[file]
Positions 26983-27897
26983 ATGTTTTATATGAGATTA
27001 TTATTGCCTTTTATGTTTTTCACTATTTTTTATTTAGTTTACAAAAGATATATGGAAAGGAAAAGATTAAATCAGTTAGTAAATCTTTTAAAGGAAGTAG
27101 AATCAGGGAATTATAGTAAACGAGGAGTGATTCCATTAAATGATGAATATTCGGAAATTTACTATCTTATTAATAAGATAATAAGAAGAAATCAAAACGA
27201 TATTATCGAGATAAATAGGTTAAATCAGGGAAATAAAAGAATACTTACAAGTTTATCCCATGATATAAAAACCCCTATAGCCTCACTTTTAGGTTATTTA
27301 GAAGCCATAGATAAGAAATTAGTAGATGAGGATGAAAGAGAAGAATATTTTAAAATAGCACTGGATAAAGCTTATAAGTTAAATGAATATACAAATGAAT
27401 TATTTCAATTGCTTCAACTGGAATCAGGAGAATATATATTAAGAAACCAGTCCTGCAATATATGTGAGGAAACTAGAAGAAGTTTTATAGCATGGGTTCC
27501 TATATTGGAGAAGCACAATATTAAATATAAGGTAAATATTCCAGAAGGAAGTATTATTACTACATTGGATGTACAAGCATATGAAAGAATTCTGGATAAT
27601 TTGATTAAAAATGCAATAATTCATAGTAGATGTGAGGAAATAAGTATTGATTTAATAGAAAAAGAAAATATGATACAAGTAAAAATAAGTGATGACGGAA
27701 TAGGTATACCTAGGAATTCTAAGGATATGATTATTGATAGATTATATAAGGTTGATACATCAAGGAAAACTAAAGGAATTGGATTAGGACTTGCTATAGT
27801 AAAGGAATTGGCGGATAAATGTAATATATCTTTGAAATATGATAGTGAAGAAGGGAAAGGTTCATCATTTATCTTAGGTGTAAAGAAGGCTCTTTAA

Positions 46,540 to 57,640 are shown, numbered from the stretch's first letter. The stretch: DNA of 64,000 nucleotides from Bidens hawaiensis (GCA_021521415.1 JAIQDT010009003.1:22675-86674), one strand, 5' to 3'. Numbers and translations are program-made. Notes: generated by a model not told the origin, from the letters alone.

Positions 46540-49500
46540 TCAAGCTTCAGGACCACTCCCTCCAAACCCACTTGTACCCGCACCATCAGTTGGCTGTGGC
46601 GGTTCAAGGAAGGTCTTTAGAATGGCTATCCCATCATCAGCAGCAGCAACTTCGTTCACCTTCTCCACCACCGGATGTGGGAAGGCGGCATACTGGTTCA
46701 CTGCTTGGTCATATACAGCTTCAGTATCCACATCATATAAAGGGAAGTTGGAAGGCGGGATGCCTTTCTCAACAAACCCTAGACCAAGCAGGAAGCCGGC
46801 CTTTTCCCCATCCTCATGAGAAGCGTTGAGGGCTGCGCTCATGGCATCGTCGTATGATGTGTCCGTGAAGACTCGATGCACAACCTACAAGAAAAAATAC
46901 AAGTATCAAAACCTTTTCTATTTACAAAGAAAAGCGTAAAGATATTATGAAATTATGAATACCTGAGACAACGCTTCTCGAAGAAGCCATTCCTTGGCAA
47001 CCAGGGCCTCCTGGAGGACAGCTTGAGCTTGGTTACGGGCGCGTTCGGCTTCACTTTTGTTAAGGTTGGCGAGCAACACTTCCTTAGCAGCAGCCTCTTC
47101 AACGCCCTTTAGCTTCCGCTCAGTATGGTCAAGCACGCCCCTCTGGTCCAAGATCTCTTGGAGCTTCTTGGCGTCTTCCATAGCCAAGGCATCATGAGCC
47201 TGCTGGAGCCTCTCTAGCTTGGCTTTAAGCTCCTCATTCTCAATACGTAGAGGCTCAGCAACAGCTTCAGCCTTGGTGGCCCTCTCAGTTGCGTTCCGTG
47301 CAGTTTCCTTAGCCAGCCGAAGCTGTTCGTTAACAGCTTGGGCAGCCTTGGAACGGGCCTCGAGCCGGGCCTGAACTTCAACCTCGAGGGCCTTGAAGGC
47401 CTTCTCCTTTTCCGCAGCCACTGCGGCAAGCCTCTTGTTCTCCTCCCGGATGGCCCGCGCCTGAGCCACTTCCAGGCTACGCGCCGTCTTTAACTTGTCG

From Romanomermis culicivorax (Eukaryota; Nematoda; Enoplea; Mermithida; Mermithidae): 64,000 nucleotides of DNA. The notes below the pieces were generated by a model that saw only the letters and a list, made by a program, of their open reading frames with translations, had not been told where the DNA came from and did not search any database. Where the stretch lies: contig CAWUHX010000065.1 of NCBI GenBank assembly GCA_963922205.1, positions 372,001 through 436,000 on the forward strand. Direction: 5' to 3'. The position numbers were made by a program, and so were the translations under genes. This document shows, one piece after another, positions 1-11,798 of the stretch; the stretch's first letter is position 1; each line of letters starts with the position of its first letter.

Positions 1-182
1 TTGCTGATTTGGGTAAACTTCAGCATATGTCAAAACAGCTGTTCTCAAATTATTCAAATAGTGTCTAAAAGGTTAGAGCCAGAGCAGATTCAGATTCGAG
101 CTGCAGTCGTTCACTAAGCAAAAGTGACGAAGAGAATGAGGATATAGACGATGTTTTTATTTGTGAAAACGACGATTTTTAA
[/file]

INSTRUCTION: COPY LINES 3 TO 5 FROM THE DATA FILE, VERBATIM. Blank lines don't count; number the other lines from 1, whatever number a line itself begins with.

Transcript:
27001 TTATTGCCTTTTATGTTTTTCACTATTTTTTATTTAGTTTACAAAAGATATATGGAAAGGAAAAGATTAAATCAGTTAGTAAATCTTTTAAAGGAAGTAG
27101 AATCAGGGAATTATAGTAAACGAGGAGTGATTCCATTAAATGATGAATATTCGGAAATTTACTATCTTATTAATAAGATAATAAGAAGAAATCAAAACGA
27201 TATTATCGAGATAAATAGGTTAAATCAGGGAAATAAAAGAATACTTACAAGTTTATCCCATGATATAAAAACCCCTATAGCCTCACTTTTAGGTTATTTA